There’s really not much more to report, except that House Bill 368 is still sitting on Tennessee Governor Bill Haslam’s desk, awaiting his signature or veto. Actually, there’s a third way, he can just ignore it, and it will become law after a set period of time.
In deciding whether the bill advances a religious agenda, the governor needs to look at context and history as well as the text. A useful reference work would be a 2005 decision by a federal judge in Pennsylvania striking down a school board policy requiring that students be made aware of “gaps/problems in Darwin’s theory and of other theories of evolution including, but not limited to, intelligent design.” In that case, Judge John E. Jones concluded that intelligent design and teaching about “gaps” and “problems” in evolutionary theory are “creationist, religious strategies that evolved from earlier forms of creationism.” Continue reading “Creationism legislation–Tennessee Monkey Bill (Update 5)”
Last week, I wrote an article about the growing whooping cough epidemic in Australia, which, of course, brought the absolute nutjobbery out of the woodwork in the form of Meryl Dorey, who is the leading mouthpiece for the anti-vaccination lunacy in Australia. She is no different than any other pseudoscience propagandist, such as the ones found in the anti-evolution crowd, global warming and HIV/AIDS denialists, and sasquatch/alien abduction/Loch Ness Monster/crop circle idiots. That’s right, there is no difference between creationism, sasquatch and homeopathy–no science, and a lot of beliefs based on…nothing. Continue reading “Ken Ham is clueless about evolution–shocking news”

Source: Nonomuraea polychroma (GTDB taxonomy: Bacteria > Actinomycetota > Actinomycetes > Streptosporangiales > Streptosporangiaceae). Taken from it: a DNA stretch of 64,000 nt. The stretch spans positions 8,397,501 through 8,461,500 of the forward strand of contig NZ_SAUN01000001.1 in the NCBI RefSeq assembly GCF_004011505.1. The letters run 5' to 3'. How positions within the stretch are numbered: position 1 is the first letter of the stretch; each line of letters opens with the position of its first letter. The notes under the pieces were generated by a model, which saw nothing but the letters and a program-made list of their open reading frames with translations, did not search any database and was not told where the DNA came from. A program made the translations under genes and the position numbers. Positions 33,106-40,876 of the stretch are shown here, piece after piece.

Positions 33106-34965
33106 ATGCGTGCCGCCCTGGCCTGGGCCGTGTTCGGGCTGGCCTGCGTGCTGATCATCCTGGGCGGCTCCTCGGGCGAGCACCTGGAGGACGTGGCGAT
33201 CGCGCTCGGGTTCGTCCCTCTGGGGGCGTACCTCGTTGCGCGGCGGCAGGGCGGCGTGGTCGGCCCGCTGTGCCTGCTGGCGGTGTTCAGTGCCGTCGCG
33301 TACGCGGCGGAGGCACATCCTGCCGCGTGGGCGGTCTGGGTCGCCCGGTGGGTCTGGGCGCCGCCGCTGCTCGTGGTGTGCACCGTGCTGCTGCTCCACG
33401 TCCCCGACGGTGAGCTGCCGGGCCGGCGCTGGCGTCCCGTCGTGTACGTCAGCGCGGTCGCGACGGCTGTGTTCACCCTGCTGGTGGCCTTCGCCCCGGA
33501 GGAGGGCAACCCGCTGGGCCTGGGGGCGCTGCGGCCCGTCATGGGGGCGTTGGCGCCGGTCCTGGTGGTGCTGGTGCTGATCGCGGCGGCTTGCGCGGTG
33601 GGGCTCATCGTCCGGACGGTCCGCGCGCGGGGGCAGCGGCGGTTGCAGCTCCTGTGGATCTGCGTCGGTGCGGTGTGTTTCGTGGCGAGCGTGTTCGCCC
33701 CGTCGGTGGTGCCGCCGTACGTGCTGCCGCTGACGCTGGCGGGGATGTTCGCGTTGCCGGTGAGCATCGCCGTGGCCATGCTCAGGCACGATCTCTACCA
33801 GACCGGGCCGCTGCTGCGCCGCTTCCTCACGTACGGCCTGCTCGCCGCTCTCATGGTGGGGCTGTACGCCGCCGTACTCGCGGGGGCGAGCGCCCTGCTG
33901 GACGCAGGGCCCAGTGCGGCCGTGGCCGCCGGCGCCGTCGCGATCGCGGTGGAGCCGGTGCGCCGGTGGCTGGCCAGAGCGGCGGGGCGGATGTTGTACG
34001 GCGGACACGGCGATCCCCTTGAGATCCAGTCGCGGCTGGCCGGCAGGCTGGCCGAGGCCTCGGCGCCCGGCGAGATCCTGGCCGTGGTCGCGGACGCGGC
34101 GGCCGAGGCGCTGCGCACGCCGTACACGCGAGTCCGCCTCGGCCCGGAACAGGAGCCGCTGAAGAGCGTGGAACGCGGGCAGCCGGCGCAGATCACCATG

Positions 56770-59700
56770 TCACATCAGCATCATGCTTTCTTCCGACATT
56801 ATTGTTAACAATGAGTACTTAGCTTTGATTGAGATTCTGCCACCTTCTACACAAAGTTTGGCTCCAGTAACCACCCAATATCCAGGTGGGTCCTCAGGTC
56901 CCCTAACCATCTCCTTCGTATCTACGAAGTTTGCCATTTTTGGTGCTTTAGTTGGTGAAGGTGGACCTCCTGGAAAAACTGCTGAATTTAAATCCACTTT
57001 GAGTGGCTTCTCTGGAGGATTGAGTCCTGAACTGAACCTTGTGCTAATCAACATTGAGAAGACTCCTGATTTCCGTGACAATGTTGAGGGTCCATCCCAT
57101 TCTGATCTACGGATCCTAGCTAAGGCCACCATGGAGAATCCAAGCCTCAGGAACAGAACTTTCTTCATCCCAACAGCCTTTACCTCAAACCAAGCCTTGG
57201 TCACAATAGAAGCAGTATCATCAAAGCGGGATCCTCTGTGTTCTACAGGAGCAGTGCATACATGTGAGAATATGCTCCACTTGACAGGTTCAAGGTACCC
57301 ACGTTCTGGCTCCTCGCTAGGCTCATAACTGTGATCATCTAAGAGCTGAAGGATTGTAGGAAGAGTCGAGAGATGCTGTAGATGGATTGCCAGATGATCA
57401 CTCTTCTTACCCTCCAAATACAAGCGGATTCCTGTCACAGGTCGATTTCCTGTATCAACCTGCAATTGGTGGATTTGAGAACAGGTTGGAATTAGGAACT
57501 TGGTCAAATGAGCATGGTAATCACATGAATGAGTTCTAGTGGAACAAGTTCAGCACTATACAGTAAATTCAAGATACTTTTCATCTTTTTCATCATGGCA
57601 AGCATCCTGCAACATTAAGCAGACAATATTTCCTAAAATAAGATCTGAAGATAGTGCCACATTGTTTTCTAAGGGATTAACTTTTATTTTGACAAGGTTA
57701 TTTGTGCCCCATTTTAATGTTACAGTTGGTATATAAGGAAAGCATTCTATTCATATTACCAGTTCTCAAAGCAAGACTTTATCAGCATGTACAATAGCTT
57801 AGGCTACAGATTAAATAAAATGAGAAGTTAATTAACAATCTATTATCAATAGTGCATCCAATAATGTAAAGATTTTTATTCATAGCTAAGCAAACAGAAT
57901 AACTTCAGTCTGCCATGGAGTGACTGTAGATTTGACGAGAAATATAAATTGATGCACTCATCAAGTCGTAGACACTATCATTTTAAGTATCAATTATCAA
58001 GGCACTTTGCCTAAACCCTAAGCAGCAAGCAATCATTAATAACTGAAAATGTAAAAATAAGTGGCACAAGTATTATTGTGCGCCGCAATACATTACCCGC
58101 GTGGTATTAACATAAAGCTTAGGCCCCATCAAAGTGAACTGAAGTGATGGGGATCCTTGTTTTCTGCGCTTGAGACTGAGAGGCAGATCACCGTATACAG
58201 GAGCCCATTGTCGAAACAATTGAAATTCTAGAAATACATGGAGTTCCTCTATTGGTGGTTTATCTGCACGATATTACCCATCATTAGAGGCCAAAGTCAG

Update 2. Just added one more app that I’ve been using and just forgot to put in the original article.
When I write about skepticism, sitting at my trusty MacBook Pro, I have access to every source and bit of information that is required to write about evolution, vaccines, global warming, and the existence of sasquatch. If I need to dig up a link to an article that debunks some silly anti-vaccination lunatic’s claim, it’s easy to do. However, since people make pseudoscientific claims all the time, it’s always good to have access to information right at the tip of your fingers. Of course, it’s relatively easy to put your question in google, in the hope of getting a good answer. Then again, you have to weed through the 100 hits that might actually support the bogus claim.
[pullquote]If you’re looking for a cure for your cancer, don’t look to evolution-deniers for hope. As for me, I give thanks to Darwin and the researchers who have stood on his shoulders.–Leslie Brunetta[/pullquote]
A quick update on Tennessee’s “Monkey Bill”, which is a Republican-led anti-evolution and global warming denying bill. The bill, HB 368, was sent to Governor Bill Haslam this week for consideration. Gov. Haslam has until April 9 2012 to either sign it, allow it to become law without his signature or veto it. The bill encourages teachers to present the “scientific strengths and scientific weaknesses” in topics such as “biological evolution, the chemical origins of life (known as abiogenesis), global warming and human cloning.” The scientific weaknesses are nearly nonexistent, except in the mind of the science denialists that inhabit the Republican Party, particularly in the South.